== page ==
Tuesday 24 April 2018

Friday5: Global Viral Perspectives

“Viral” is the buzzword companies often want to hear, especially when it involves their content. We all know what it means to “go viral,” but why might something go viral in one region of the world and not another? Although the digital sphere is global, viral trends spike for different reasons in each region. In this week’s Friday5, five Edelman employees from around the world share their favorite viral trend of 2013 and why they think it went viral.

1. Matthew Hayles, Calgary

“Rob Ford. Toronto’s private obsession became a global viral sensation when he admitted to smoking crack cocaine to Canadian news media after accusations from Gawker and the Toronto Star. There is no better lesson in the interplay between social media, blogs and traditional media: an American blog broke the story, which forced one of Canada’s most established media brands to publish its own investigation, which set off a months-long controversy that played out over  mainstream and social media, until brands even became witting or unwitting accomplices to the farce. (A further lesson for self-conscious Canadians: you haven’t really gone viral in Canada until you’ve made it onto CNN and the BBC.)”

2. Santiago Pochat, New York

“2013 could very well be defined as the year selfies took off, or the year Snapchat hit the mainstream, but my favorite trend this year has got to be the extensive use of GIFs. From reaction GIFs to full-on Tumblrs filled with them, GIFs returned to become the shareable and snackable pieces of content we all love. The trend has even led to full-on warfare over pronunciation. GIFs are micro-content at its best: they allow for a broader range of response yet still keeping it lighthearted and fun. Although it’s taken a while—they were first introduced in 1987—I know we are all glad GIFs are in full force.”

3. Carolina Pietoso, São Paulo

“My favorite viral trend this year in Brazil was a video showing the 10 Commandments of the King of the VIP Area. It was originally created as a spinoff of an investigation made by Veja, the most widely read magazine in the country, which profiled millionaires who spend fortunes in nightclubs in São Paulo. The video soon became a local phenomenon and generated copycats and several other memes. The video shows, in a very corny way, the excesses of the top 1 percent in a country where inequalities are felt on a daily basis by most people. Suffice it to say, the video generated a lot of online conversation from both people for it and people against it, as well as those suspecting it to be a stunt promoted by comedians. To me, it shows viral trends are as much based on social and cultural interests as those of other human interactions.”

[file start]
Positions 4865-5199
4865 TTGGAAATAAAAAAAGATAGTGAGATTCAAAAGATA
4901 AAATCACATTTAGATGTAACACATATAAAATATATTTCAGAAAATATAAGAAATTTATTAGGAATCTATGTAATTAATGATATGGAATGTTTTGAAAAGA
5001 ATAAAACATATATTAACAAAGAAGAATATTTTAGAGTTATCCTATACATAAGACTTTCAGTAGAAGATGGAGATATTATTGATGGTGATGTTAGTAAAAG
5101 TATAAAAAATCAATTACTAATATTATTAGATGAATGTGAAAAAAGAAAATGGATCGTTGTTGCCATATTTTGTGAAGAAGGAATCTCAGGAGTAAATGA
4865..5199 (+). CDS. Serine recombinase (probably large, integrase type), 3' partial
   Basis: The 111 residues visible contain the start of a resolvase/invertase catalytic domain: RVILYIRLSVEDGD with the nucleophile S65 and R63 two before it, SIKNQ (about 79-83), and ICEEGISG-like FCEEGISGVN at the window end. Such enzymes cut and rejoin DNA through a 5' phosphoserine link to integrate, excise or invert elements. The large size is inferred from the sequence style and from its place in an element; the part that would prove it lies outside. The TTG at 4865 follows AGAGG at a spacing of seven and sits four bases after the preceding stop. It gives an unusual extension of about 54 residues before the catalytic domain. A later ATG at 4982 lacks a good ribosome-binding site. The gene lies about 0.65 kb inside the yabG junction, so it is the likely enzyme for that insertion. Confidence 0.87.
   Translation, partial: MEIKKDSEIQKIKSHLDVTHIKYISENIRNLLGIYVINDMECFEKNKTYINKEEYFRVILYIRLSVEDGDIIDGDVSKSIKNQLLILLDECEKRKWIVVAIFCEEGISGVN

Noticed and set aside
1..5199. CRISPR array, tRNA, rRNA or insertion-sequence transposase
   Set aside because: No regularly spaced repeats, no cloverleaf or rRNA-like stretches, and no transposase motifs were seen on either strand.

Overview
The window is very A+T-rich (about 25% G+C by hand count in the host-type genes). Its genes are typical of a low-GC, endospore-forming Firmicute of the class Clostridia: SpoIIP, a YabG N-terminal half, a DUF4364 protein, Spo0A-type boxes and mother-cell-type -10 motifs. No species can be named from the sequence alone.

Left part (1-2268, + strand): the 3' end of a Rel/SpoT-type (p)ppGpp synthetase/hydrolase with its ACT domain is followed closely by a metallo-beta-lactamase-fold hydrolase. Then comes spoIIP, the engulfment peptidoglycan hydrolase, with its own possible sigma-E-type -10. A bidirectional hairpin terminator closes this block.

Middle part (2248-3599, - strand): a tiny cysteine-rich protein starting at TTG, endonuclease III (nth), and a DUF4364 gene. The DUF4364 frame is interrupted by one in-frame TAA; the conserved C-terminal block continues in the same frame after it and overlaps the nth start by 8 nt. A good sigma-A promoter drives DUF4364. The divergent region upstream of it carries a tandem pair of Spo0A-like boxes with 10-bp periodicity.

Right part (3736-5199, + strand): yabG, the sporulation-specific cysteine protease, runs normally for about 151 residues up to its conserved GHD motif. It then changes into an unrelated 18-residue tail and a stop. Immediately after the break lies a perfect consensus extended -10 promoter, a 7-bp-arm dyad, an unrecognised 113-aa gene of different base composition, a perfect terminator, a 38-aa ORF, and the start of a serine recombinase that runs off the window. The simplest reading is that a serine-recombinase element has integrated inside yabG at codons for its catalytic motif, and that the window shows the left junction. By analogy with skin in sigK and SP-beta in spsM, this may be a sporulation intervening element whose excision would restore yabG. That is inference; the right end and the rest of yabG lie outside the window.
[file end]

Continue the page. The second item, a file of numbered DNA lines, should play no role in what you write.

4. Louise Moran, London

“The best viral trend of 2013 has to be ‘cats wearing tights.’ Cats, whether squeezing themselves into boxes, impersonating pin-up girls or crashing album covers, make for great online shareable content. Case in point? Procatinator. Sorry for your sudden loss in productivity. ‘Cats wearing tights’ wins for me because it’s weird, wonderful, funny and strangely compelling. Much as I want to sometimes, I just can’t look away. And, like all the best viral trends, it’s already got a spinoff. Anything cats can do, dogs can do better. I give you dogs wearing pantyhose.”

5. Crystal Reinitz, Sydney

“A few months ago a colleague from Edelman Vancouver sent me a link to YouTube with the message: ‘Wow, great stuff coming out from the Aussies.’ The video was Dumb Ways to Die from Metro Trains. Dumb Ways to Die was created with all the elements of a great viral video: it’s the perfect length at three minutes, it’s funny, smart, cute and the song gets stuck in your head for days. But the best thing about this video is that it proved that content doesn’t have to be for pure entertainment purposes to go viral. This video delivered an important safety message and with over 64 million views on YouTube, I would bet the benefits of this cautionary tale had an impact all over the world, not just in Australia.”

Although we live, work and play in a global digital world, there are very different reasons for trends go viral in different regions. The connecting themes, however, are that viral content tends to be lighthearted, fun, “snackable” and, most importantly, highly shareable.

What has been your favorite viral trend in 2013? Why do you think it went viral?

Image credit: Mikey G Ottawa

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